"For two weeks I wrestled with the research. I collected more and more research papers but failed to find anything that supported migration of Jewish people before Columbus. Enough is known about the DNA lineages of Jews to be very confident that they are clearly distinguishable from Asian lineages. They would also be easily identifiable if they were present in the Americas in significant numbers. I struggled with the complete discrepancy between the research and my understanding of the Book of Mormon and the doctrine of the Lamanites. The Book of Mormon describes the occurrence of Hebrew civilizations in the Americas numbering in the millions. It is clear that the victorious Lamanites would have numbered in the millions in about 400 AD. I could not understand how such large numbers of people could have escaped detection…

"Soon after I came to the realization that the Book of Mormon is not what it claims to be, I became deeply upset. I had firmly believed that it was true. I had not been looking for evidence to prove it wrong. I had been looking for research that could be viewed as supportive. It was a shock to have my belief shattered so quickly…

"I corresponded with this BYU professor on about four occasions until I became even more convinced of the seriousness of the situation. He was a very nice man and he was very honest with me. In the midst of his lengthy defenses of the Church he acknowledged that greater than 98% of American Indians came from Asia and that this conflicts with current thinking in the church regarding the whereabouts of the Lamanites today. Not only did he confirm my conclusions, he strengthened them even further. He confirmed that scientists at BYU had tested 3000 American Indians from Peru and they came up with the same problem of virtually all the female DNA lineages coming from Asia. Now I knew that all three major civilizations in the Americas the Aztecs, Maya and Incas were comprised of people who trace their genealogy back to Siberia. Data from Peru had been conspicuously lacking in my research." (Simon Southerton, DNA genealogies of American Indians and the Book of Mormon, March 17, 2000)

Consider also this recent conclusion (May, 2002) by Thomas Murphy that genetic research fails to show any connection between Native Americans and Israelite DNA:

"Some Latter-day Saints have expressed optimism that DNA research would lead to a vindication of the Book of Mormon as a translation of a genuine ancient document. The hope is that DNA research would link Native Americans to ancient Israelites, buttressing LDS beliefs in a way that has not been forthcoming from archaeological, linguistic, historical, or morphological research. The results, though, have been disappointing. So far, DNA research lends no support to traditional Mormon beliefs about the origins of Native Americans. Genetic data repeatedly point to migrations from Asia between 7,000 and 50,000 years ago as the primary source of Native American origins. DNA research has substantiated the archaeological, cultural, linguistic, and biological evidence that also points overwhelmingly to an Asian origin for Native Americans. While DNA evidence shows that ultimately all human populations are rather closely related, to date no intimate genetic link has been found between ancient Israelites and the indigenous peoples of the Americas-much less within the time frame suggested by the Book of Mormon. After considering recent research in molecular anthropology, summarized here, I have concluded that Latter-day Saints should not expect to find validation for the Book of Mormon in genetics. My assessment echoes that of geneticist and former LDS Bishop Simon Southerton whose survey of the literature on Native American DNA also "failed to find anything that supported migration of Jewish people before Columbus." He concluded "the truth is that there is no reliable scientific evidence supporting migrations from the Middle East to the New World." (Thomas W. Murphy, "Lamanite Genesis, Genealogy, and Genetics", American Apocrypha: Essays on the Book of Mormon)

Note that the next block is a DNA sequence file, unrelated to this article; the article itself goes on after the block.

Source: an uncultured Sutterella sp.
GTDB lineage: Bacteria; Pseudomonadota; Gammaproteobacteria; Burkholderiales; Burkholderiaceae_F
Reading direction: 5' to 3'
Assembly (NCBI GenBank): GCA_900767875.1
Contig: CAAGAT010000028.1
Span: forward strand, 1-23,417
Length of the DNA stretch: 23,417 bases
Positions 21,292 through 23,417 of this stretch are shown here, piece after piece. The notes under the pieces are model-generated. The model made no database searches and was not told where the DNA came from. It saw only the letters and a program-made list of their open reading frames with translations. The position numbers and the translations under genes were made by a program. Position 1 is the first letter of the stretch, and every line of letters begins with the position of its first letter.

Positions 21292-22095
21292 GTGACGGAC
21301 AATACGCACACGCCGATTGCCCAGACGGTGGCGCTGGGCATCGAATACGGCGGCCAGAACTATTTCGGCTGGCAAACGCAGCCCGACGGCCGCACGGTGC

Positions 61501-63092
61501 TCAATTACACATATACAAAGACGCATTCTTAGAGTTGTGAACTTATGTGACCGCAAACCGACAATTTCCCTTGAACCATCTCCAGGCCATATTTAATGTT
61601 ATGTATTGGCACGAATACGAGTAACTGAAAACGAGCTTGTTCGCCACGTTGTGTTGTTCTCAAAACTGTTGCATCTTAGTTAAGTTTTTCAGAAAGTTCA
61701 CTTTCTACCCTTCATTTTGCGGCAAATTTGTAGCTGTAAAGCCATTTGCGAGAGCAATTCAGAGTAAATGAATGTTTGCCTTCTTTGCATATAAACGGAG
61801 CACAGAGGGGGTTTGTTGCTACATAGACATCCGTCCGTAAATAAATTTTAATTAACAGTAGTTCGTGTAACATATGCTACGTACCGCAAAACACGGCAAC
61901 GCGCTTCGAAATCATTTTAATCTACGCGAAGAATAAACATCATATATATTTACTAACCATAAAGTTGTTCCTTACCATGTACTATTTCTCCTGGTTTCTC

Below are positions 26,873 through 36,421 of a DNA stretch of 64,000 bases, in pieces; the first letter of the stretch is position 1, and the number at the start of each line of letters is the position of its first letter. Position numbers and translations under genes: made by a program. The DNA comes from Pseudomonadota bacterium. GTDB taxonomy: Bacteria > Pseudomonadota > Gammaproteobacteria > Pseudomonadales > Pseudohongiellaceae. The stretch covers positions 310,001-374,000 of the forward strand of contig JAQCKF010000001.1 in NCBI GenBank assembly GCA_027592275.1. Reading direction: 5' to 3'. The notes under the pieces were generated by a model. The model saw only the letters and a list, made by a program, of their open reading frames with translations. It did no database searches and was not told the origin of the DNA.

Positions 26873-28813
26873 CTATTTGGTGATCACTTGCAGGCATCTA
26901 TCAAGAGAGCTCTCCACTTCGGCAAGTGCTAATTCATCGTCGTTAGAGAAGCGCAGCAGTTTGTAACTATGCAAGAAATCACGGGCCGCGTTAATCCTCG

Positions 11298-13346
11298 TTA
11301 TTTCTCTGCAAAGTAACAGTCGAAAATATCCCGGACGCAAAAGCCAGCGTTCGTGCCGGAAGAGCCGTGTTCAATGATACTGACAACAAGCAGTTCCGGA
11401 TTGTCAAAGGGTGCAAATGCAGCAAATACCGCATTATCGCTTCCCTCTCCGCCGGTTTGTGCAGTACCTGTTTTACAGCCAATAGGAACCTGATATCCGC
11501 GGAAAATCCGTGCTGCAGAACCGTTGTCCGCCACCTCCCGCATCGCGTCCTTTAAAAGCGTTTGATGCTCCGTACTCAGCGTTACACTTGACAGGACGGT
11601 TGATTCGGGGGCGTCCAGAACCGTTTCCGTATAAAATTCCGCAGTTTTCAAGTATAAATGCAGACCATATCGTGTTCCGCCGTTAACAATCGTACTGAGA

Apologist Response

Hugh Nibley argued that the Nephites and Lamanites were not the only inhabitants of ancient America:

"The book describes the doings of "a lonesome and solemn people" who do not claim for a moment to be the sole inhabitants of the hemisphere. When Brodie talks of Mound-builders and Mongolians she is not talking about the Book of Mormon at all; she is setting up a straw-man for her 'science' to 'disembowel'…The Moundbuilders actually resemble the Book of Mormon people not at all. Who said they did? The Book of Mormon tells of a people ages removed from the Moundbuilders and very far away. Yet Brodie insinuates that because the Moundbuilders (of all people) do not resemble the Nephites the Book of Mormon is a fraud." (Hugh Nibley, No Ma'am, That's Not History)

President Gordon B. Hinckley said in a January, 2002 interview that the DNA evidence is inconclusive:

"HN: Now, Mr. President, one question which is a little bit complicated for me to understand, but I heard it and one colleague asked me to ask you. What will be your position when DNA analysis shows that in history there never had been an immigration from Israel to North America? Could it be that scientists will find out?

"GBH: It hasn't happened. That hasn't been determined yet. All I can say is that's speculative. No one really knows that, the answer to that. Not at this point." (Gordon B. Hinckley Interview, ZDF German Television, Salt Lake City, Utah, January 29, 2002, Conducted by Helmut Nemetschek)

On January 29, 2003 the following explanation was offered by Michael Whiting:

"Genetic drift and the Founder's Effect, two theories that can account for the loss of genetic markers within a population, were probably at work over the last 1,600 years since Lehi and his family came to the American continent."

For more information, an interesting RadioWest interview between Scott Woodward, Terryl Givens, and Tom Murphy is available.